Sorry, I can't resist starting a new discussion thread.... (I don't get the same satisfaction trying to follow ideas on the Wall posts)

Based on Thomas' original group description, I would like to explore the "ancient faults of the left". I can see in some of the wall posts that there seems to be some who lament the absence of "the Left" on the American continent.

What is the consensus on the meaning of "The Left"? Is socialism what most people naturally want as a socio-political system? What are the faults of the Left? What evidence is there to support the claims that it is or is not the best system?

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I totallly agree with the first 2 sentences. Orwell's1984 is a perfect example of the anti-Stalinist ideals of the post-Bolshevik failure of Russian Communism. There are as many branches of socialism as there are any other methods of governance (Technocracy, Luxembourgism, Anarcho-Sydicalism, Trotskyism, etc. etc.) The thing that pisses me off more than any other in convo about this subject is people assume "Well socialism has already been Russia, look what happened."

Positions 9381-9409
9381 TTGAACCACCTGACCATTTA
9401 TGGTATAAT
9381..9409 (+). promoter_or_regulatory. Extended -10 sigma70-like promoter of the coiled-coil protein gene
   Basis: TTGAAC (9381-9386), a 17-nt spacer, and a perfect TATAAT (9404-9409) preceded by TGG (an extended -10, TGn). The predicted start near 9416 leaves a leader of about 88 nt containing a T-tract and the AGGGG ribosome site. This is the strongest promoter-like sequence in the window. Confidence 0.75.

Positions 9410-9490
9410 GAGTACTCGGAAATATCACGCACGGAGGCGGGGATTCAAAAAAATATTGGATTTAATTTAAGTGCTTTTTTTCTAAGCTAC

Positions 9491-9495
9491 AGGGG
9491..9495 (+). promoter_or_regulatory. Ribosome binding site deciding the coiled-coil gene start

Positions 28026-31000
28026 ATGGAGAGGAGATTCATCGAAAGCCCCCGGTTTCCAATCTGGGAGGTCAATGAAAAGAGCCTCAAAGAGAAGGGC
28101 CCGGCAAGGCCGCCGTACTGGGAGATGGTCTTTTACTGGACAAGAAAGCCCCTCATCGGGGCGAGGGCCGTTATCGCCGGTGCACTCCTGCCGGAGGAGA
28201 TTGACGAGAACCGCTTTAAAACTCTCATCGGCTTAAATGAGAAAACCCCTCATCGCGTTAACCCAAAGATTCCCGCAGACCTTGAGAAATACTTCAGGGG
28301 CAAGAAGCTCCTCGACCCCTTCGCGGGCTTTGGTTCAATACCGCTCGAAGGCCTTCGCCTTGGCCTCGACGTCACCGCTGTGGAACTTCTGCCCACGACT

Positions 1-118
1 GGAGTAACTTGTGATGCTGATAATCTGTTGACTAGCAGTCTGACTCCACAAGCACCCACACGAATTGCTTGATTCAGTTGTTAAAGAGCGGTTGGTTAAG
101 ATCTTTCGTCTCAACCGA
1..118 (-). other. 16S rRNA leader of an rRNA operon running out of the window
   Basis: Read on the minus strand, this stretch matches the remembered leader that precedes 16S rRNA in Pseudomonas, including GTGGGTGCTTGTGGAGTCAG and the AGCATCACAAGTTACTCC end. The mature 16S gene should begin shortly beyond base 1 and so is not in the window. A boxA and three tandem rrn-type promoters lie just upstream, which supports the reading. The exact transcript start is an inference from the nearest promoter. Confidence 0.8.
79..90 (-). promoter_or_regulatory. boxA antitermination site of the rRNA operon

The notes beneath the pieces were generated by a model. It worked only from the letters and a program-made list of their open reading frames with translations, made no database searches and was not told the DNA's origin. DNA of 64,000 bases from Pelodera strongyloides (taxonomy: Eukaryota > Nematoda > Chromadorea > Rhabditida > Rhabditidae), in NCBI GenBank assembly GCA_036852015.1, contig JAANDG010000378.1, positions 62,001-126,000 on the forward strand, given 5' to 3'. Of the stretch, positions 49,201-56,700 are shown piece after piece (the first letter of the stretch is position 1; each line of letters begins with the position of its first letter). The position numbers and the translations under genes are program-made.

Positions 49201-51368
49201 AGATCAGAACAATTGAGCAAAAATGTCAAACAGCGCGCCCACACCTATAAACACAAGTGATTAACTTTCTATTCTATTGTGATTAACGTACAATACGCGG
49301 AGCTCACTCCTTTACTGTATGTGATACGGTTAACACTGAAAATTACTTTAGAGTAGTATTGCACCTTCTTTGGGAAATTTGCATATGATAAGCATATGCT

Regarding your statement, "The thing that pisses me off more than any other in convo about this subject is people assume "Well socialism has already been Russia, look what happened." Could you elaborate? I'll try to explain what I mean.

It's my understanding that 'socialism' is a term applicable to what was tried, or is being tried, in Russian, China, Cuba, and some others. I do know that the term 'socialism' is a very broad one, but in so far as there is agreement on its meaning, I thought it applied to the aforementioned countries. You appear to be more knowledgeable about political systems, so if I'm way off, please clarify for me.
And do explain at some point why the statement pisses you off too. Is it because people just say it without any knowledge of political/economic systems? Or is it because you consider the statement incorrect?